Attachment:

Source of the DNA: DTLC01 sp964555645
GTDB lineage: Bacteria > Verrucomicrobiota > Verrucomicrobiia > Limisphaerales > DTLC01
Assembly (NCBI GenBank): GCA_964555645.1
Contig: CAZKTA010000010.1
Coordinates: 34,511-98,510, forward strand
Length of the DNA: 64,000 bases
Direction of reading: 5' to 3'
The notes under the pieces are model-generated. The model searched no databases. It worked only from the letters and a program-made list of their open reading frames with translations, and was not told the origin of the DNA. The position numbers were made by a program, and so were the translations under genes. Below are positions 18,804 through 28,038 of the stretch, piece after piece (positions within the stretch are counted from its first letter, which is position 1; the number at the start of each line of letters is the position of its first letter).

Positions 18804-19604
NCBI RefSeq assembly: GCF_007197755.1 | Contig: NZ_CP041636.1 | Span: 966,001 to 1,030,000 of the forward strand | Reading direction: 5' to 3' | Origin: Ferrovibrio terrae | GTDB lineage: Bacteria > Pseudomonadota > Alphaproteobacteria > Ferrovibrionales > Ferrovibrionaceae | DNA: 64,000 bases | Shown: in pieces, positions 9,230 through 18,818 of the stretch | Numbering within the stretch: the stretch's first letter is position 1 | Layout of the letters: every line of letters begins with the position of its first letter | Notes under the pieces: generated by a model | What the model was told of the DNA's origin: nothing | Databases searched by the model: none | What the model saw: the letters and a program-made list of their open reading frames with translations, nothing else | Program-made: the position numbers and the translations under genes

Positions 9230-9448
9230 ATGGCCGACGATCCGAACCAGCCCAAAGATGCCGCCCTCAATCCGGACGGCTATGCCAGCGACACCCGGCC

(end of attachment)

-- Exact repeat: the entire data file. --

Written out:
Source of the DNA: DTLC01 sp964555645
GTDB lineage: Bacteria > Verrucomicrobiota > Verrucomicrobiia > Limisphaerales > DTLC01
Assembly (NCBI GenBank): GCA_964555645.1
Contig: CAZKTA010000010.1
Coordinates: 34,511-98,510, forward strand
Length of the DNA: 64,000 bases
Direction of reading: 5' to 3'
The notes under the pieces are model-generated. The model searched no databases. It worked only from the letters and a program-made list of their open reading frames with translations, and was not told the origin of the DNA. The position numbers were made by a program, and so were the translations under genes. Below are positions 18,804 through 28,038 of the stretch, piece after piece (positions within the stretch are counted from its first letter, which is position 1; the number at the start of each line of letters is the position of its first letter).

Positions 18804-19604
NCBI RefSeq assembly: GCF_007197755.1 | Contig: NZ_CP041636.1 | Span: 966,001 to 1,030,000 of the forward strand | Reading direction: 5' to 3' | Origin: Ferrovibrio terrae | GTDB lineage: Bacteria > Pseudomonadota > Alphaproteobacteria > Ferrovibrionales > Ferrovibrionaceae | DNA: 64,000 bases | Shown: in pieces, positions 9,230 through 18,818 of the stretch | Numbering within the stretch: the stretch's first letter is position 1 | Layout of the letters: every line of letters begins with the position of its first letter | Notes under the pieces: generated by a model | What the model was told of the DNA's origin: nothing | Databases searched by the model: none | What the model saw: the letters and a program-made list of their open reading frames with translations, nothing else | Program-made: the position numbers and the translations under genes

Positions 9230-9448
9230 ATGGCCGACGATCCGAACCAGCCCAAAGATGCCGCCCTCAATCCGGACGGCTATGCCAGCGACACCCGGCC